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WPHS Spanish Classes Celebrate Hispanic Heritage Month with Exhibit

By: Gaby Maldonado

WHITE PLAINS – As the nation celebrated the vibrant diversity of Hispanic culture during Hispanic Heritage Month, WPHS’ Spanish classes created an informative display honoring Latin American heritage.

Four classes, each with a unique focus, came together to create this exhibit. Ms. Restrepo's classes focused on the world of Afro–Latin Americans and Indigenous people, highlighting their cultural contributions and historical importance. Ms. Villarie's classes explored the diversity of Latin American literature, showcasing celebrated authors and their recognitions. Ms. García's classes focused on the culture of Mexico, emphasizing the country's traditions, food, and history. Lastly, Ms. Farenholc's classes learned about Latin American dance and culture, sharing information about the energy that defines these societies.

“We tried to cover everything from indigenous people, foods and celebrations; everything for a Latino to have strong pride and feel comfortable being Latino,” said Ms. Villarie.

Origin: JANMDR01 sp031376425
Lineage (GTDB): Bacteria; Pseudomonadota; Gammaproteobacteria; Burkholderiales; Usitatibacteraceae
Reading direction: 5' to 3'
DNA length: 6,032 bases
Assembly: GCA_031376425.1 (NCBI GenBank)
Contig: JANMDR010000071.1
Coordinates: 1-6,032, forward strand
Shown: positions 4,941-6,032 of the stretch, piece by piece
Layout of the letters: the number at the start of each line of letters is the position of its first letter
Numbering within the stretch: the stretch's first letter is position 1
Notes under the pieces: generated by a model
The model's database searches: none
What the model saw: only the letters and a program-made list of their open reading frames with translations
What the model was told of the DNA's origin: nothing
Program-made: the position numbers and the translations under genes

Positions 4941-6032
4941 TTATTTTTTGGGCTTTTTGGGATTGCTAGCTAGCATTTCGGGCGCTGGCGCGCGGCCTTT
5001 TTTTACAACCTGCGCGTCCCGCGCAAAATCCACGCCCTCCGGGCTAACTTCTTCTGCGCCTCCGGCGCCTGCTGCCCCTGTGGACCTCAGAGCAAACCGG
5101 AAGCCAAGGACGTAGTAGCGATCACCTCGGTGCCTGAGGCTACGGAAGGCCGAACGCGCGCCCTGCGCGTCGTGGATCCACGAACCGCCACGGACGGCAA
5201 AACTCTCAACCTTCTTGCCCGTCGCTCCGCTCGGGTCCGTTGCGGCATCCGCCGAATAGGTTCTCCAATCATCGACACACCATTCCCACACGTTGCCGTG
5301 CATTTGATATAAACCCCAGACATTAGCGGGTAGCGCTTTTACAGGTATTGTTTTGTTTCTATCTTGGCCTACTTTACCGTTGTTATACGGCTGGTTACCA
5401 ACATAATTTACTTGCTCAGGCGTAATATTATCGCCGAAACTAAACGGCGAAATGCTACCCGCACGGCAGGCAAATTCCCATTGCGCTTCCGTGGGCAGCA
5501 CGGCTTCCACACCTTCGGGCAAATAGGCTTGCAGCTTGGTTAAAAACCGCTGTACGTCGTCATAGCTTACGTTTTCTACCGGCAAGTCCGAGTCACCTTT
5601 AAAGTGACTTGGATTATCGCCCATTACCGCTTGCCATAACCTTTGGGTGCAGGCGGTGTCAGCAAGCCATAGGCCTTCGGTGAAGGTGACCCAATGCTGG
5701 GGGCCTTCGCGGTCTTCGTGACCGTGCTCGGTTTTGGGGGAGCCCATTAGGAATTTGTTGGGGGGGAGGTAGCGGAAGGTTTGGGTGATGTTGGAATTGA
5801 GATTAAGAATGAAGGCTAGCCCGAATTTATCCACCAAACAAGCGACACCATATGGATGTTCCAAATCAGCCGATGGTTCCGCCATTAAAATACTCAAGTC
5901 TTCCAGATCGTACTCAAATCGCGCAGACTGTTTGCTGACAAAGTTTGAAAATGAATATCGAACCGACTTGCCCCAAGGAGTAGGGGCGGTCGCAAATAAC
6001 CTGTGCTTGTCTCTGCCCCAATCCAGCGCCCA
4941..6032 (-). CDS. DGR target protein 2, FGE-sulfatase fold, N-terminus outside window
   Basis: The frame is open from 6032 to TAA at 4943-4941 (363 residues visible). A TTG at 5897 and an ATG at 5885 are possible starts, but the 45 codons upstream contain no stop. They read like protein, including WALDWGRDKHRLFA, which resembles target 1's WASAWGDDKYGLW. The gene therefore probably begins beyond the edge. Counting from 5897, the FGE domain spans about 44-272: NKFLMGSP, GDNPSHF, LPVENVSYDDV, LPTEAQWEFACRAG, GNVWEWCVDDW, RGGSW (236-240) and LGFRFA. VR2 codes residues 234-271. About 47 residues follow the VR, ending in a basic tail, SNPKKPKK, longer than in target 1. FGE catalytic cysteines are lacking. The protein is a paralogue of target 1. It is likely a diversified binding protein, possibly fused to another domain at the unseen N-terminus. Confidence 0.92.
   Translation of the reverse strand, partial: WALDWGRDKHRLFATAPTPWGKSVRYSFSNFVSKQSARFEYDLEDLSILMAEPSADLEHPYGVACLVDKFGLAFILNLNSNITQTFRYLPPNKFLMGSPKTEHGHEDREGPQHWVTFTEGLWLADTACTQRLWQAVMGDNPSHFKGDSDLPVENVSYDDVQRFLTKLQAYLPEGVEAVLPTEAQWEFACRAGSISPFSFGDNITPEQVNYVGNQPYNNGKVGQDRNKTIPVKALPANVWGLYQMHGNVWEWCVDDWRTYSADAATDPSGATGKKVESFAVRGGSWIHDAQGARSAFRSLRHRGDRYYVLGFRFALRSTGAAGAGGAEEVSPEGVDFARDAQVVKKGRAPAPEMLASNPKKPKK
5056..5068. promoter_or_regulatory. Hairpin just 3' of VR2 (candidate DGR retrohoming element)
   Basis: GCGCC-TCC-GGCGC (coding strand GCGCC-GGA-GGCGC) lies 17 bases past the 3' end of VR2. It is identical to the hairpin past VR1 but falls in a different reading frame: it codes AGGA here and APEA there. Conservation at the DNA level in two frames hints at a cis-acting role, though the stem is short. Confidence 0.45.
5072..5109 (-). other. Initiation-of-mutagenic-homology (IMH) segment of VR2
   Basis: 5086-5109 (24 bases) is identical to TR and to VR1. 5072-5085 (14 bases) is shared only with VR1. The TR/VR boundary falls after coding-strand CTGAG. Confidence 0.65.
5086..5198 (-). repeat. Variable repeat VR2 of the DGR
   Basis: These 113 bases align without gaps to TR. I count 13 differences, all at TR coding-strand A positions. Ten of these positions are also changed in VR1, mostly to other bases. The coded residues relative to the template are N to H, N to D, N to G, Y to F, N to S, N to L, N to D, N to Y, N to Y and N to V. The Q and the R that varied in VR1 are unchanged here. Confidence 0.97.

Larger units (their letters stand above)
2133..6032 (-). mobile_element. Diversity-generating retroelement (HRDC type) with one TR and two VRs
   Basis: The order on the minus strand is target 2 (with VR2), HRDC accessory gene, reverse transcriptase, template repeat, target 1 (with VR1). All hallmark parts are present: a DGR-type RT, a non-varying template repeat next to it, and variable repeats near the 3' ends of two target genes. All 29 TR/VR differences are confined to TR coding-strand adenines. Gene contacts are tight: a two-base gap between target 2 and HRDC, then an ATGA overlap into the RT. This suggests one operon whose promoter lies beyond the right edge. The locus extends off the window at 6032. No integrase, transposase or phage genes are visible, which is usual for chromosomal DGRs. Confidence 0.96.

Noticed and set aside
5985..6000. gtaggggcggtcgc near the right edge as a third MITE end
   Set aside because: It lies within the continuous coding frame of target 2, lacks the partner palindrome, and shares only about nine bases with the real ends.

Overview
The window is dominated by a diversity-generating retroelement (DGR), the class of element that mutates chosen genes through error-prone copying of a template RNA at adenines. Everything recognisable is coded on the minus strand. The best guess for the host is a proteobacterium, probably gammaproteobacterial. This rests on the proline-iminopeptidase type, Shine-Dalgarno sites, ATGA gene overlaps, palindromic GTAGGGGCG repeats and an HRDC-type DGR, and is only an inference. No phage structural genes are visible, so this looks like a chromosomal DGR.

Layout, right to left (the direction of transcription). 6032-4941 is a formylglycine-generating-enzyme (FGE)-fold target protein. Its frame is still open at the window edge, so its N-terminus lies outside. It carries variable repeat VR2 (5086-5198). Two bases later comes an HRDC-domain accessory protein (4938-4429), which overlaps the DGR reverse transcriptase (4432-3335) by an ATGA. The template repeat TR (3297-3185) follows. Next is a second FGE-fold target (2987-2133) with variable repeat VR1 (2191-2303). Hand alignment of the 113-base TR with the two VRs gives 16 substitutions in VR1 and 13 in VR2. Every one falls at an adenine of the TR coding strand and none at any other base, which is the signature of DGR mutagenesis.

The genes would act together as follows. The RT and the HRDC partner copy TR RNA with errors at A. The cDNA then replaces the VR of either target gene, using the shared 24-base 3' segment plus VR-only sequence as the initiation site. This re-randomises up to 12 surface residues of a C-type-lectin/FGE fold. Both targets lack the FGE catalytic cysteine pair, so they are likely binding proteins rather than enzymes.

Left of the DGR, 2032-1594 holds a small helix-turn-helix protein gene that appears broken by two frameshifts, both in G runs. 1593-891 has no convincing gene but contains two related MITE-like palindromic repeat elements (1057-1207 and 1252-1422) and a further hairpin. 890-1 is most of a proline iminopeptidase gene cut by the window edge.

“We wanted the students to see themselves. Show the school different parts of our culture so they learn that we are much more than just our language,” said Ms. Restrepo.

The exhibition served a vital purpose by promoting understanding, respect, and unity among students, fostering an environment of appreciation for cultural diversity. It allowed students to explore the rich tapestry of Hispanic cultures.

One student, Genesis Maldonado, shared her favorite part in the process of creating the display. "I loved learning about Afro-Cubans and how they celebrate their lives. It was nice to see everyone working together to create something beautiful," she said.

Looking to the future, the Spanish teachers hope to continue organizing cultural celebrations. These exhibits not only provide a platform for students to learn about different cultures, but also foster a sense of pride among Hispanic students, who can see their heritage being celebrated and shared with the community.

“The kids who are Latino or Hispanic see themselves represented and feel like they belong,” Ms. Restrepo said.

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